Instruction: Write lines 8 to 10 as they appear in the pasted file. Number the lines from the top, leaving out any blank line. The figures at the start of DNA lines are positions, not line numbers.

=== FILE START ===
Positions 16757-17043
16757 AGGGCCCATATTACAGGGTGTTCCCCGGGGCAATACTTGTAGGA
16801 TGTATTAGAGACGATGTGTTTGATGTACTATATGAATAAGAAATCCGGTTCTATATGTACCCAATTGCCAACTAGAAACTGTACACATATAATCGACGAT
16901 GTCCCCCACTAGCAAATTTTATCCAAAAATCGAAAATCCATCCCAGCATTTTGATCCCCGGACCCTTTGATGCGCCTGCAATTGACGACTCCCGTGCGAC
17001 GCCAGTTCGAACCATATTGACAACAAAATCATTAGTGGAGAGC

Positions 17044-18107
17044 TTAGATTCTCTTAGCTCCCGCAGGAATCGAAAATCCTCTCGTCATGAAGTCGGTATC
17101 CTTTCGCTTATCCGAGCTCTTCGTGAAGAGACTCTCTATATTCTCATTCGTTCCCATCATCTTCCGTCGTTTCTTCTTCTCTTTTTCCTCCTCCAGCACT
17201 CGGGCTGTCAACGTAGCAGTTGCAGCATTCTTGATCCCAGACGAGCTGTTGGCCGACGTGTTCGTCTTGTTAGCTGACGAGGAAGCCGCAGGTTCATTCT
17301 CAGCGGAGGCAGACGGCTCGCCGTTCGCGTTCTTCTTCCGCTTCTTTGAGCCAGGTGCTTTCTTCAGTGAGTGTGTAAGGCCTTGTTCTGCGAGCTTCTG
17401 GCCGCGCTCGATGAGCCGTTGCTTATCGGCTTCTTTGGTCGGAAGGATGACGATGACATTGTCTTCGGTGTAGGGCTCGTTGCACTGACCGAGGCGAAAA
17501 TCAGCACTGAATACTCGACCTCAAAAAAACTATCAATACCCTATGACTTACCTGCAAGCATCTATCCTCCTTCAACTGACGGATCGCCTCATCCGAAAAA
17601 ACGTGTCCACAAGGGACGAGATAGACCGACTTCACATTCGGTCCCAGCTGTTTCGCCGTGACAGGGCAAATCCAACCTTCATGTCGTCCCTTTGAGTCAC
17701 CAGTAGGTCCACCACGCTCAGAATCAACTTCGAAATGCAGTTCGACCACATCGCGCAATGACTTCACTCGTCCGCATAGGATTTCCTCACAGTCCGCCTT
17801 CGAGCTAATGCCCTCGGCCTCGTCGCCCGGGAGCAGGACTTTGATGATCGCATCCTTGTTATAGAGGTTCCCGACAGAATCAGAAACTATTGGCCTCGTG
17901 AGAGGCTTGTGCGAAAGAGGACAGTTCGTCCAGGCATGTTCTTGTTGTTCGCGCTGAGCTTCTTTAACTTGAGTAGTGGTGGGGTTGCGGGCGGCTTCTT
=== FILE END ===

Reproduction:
17101 CTTTCGCTTATCCGAGCTCTTCGTGAAGAGACTCTCTATATTCTCATTCGTTCCCATCATCTTCCGTCGTTTCTTCTTCTCTTTTTCCTCCTCCAGCACT
17201 CGGGCTGTCAACGTAGCAGTTGCAGCATTCTTGATCCCAGACGAGCTGTTGGCCGACGTGTTCGTCTTGTTAGCTGACGAGGAAGCCGCAGGTTCATTCT
17301 CAGCGGAGGCAGACGGCTCGCCGTTCGCGTTCTTCTTCCGCTTCTTTGAGCCAGGTGCTTTCTTCAGTGAGTGTGTAAGGCCTTGTTCTGCGAGCTTCTG